Next time you you worry about earth shaking events picture this:
Archive for the ‘geology’ Category
SALT LAKE CITY (AP) — A newly discovered batch of well-preserved dinosaur bones, petrified trees and even freshwater clams in southeastern Utah could provide new clues about life in the region some 150 million years ago.
The Bureau of Land Management announced the find Monday, calling the quarry near Hanksville “a major dinosaur fossil discovery.”
An excavation revealed at least four sauropods, which are long-necked, long-tailed plant-eating dinosaurs, and two carnivorous ones, according to the bureau. It may have also uncovered an herbivorous stegosaurus.
Animal burrows and petrified tree trunks 6 feet in diameter were found nearby. The site doesn’t contain any new species but offers scientists the chance to learn more about the ecology of that time, said Scott Foss, a BLM paleontologist.
The fossilized dinosaurs are from the same late Jurassic period as those at Dinosaur National Monument, which straddles the Utah-Colorado state line, and the Cleveland-Lloyd quarry near Price.
It could be a decade or so before the full importance of the Hanksville quarry is known, Foss said. “It does have the potential to match the other major quarries in Utah,” he said.
The site, roughly 50 yards wide by 200 yards long, was excavated by a team from the Burpee Museum of Natural History in Rockford, Ill. Museum officials visited the site for about a week last summer and returned this year for a three-week excavation.
The area has long been known to locals and BLM officials as a dinosaur haven. But no one knew of the site’s magnitude until excavation began.
The bones were found in a sandstone channel of an ancient river.
“The preservation of these dinosaurs is excellent,” Foss said.
The mix of dinosaurs, trees and other species in the area may help scientists piece together what life was like 145 million years to 150 million years ago, including details about the ancient climate, Foss said.
BLM plans to close the site to conduct an environmental assessment for continued work in the area. The agency isn’t disclosing the exact location of the find because of security concerns.
Analyses of data gathered by Global Positioning System equipment atop one of Antarctica’s largest and most dynamic glaciers and by seismometers nearby suggest that friction in just one small area beneath the broad glacier regularly halts the ice’s lurching march to the sea.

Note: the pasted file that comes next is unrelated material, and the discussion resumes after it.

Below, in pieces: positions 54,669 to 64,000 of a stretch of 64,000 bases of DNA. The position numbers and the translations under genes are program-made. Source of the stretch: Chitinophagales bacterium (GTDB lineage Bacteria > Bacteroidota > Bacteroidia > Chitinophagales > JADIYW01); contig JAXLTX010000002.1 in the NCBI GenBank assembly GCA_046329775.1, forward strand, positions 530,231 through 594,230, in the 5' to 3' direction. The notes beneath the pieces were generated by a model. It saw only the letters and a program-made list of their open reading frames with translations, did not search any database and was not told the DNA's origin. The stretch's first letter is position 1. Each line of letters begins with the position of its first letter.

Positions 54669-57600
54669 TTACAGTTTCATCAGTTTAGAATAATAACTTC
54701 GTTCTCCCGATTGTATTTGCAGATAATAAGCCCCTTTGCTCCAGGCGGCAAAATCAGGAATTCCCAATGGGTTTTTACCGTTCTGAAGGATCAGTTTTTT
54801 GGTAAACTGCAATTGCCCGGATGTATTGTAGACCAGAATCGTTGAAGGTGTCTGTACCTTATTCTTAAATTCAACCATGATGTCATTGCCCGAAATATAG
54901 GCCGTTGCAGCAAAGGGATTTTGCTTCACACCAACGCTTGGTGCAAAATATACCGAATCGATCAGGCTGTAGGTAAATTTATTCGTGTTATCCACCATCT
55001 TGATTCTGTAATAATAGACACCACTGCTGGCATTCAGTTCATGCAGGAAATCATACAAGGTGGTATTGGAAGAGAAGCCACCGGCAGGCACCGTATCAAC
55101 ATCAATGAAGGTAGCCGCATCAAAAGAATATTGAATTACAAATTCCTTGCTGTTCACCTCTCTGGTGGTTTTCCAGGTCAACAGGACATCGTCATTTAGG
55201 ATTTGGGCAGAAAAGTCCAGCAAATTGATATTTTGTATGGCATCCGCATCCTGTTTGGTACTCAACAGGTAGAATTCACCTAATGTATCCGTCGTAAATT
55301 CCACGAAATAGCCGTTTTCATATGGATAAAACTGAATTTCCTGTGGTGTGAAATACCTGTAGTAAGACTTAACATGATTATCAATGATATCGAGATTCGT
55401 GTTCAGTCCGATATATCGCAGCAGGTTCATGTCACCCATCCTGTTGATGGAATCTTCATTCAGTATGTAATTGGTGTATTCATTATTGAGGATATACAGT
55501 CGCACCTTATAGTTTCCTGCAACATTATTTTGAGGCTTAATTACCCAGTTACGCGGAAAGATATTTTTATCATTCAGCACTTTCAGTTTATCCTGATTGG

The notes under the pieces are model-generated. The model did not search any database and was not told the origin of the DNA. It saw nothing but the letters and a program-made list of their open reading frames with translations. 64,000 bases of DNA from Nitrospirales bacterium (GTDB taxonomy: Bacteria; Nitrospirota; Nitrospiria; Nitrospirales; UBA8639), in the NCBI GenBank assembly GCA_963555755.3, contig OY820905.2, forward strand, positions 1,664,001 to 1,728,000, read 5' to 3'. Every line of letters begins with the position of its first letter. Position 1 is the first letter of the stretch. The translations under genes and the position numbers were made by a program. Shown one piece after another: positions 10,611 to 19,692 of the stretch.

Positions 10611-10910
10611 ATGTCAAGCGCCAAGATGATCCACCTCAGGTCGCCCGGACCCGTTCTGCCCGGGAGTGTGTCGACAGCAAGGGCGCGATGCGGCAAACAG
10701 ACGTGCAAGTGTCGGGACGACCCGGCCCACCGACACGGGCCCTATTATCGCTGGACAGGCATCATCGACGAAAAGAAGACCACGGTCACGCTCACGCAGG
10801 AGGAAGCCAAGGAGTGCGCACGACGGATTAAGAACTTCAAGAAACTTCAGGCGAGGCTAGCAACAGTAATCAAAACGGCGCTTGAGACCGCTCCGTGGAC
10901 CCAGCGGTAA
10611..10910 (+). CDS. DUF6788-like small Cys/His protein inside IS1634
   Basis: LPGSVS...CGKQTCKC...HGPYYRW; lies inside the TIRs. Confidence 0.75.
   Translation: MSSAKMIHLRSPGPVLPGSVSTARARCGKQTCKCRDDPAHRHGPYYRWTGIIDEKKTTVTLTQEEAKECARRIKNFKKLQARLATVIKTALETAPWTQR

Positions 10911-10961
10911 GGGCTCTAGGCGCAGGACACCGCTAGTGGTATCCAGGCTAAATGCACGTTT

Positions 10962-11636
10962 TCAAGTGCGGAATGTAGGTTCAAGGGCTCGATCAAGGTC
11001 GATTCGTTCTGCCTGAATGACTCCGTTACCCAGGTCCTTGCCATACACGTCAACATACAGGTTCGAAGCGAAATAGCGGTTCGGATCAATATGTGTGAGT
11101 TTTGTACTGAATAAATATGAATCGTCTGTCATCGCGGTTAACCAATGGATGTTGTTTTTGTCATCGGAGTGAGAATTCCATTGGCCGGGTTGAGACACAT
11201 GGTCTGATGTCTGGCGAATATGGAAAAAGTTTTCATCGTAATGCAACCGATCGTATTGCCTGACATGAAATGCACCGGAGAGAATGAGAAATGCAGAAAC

Many of Antarctica’s largest ice streams — the megaglaciers that carry most of the ice draining off the continent — move at an irregular pace, first sticking in place, then surging ahead (SN: 3/31/07, p. 202). For instance, twice each day — at times related to the cycle of tides at the Antarctic coast — a large portion of the Whillans Ice Stream surges forward about 70 centimeters over the course of 25 minutes, says Matt King, a geophysicist at Newcastle University in England.
That may not sound impressive. But the total seismic energy triggered as this 200-kilometer-long, 100-kilometer-wide section of the ice stream scrapes across the underlying material is about the same as that of a magnitude-7 earthquake. Seismometers almost 1,000 kilometers away can detect the resulting ground motions, he notes.
Previous studies have suggested but not proved that surging glaciers can produce earthquakes (SN: 1/3/04, p. 14), because GPS data to record the movements of those glaciers wasn’t available. In this case, however, an array of GPS instruments atop the Whillans Ice Stream, each collecting data about 10 times each second, complemented the information gathered by seismometers in the region, he and his colleagues report in the June 5 Nature.
Each time the ice stream surged, its seaward motion began near a broad, low hump near the middle of its channel. Flow lines frozen into the ice suggest that the hump lies over a patch on the glacier bed where friction is significantly higher than under surrounding areas of the ice stream, the researchers say. And analyses of ice-penetrating radar images hint that this patch contains little if any subglacial water, which would tend to lubricate the ice stream’s flow. Together, the data indicate that the ice stream’s stick-slip behavior is largely controlled by friction in this one spot, roughly 10 kilometers wide. Resistance there prevents the glacier from flowing downhill until tidal and gravitational forces overcome the friction, the researchers speculate.
Whillans Ice Stream “is arguably the most unusual, dynamic, large glacier on Earth,” says Ted Scambos, a glaciologist at the National Snow and Ice Data Center in Boulder, Colo. The team’s research, he adds, “is a fascinating study … that shows how complex the Antarctic Ice Sheet is, and how even now we can be amazed by the interplay of some of the Earth’s most basic systems: oceans, ice and sediments.”
LUCKY SHOT A satellite image of a pyroclastic flow, an avalanche of hot ash and rocks that can travel at speeds of more than 100 kilometers per hour.
An image of a pyroclastic flow, one of the quickest and deadliest phenomena related to volcanic eruptions, has finally been caught by a satellite. These ground-hugging avalanches of hot ash and rocks can sweep down a volcano’s slopes at more than 100 kilometers per hour. They last no more than a few minutes, says Avijit Gupta, a geomorphologist at the University of Leeds in England. Luckily, he notes, the ground-gazing IKONOS satellite was passing over Indonesia’s Mount Merapi while it was erupting on June 16, 2006. Although scientists previously have tried to detect pyroclastic flows in satellite images, “normally the ash cloud over the volcano blocks the view,” he says. In this instance, strong winds blew the ash plume westward, revealing the flow, Gupta and his colleagues report in the May 27 Eos. The serendipitous image captured the pyroclastic flow when it was about 500 meters long, between 250 and 500 meters wide, and 50 meters high.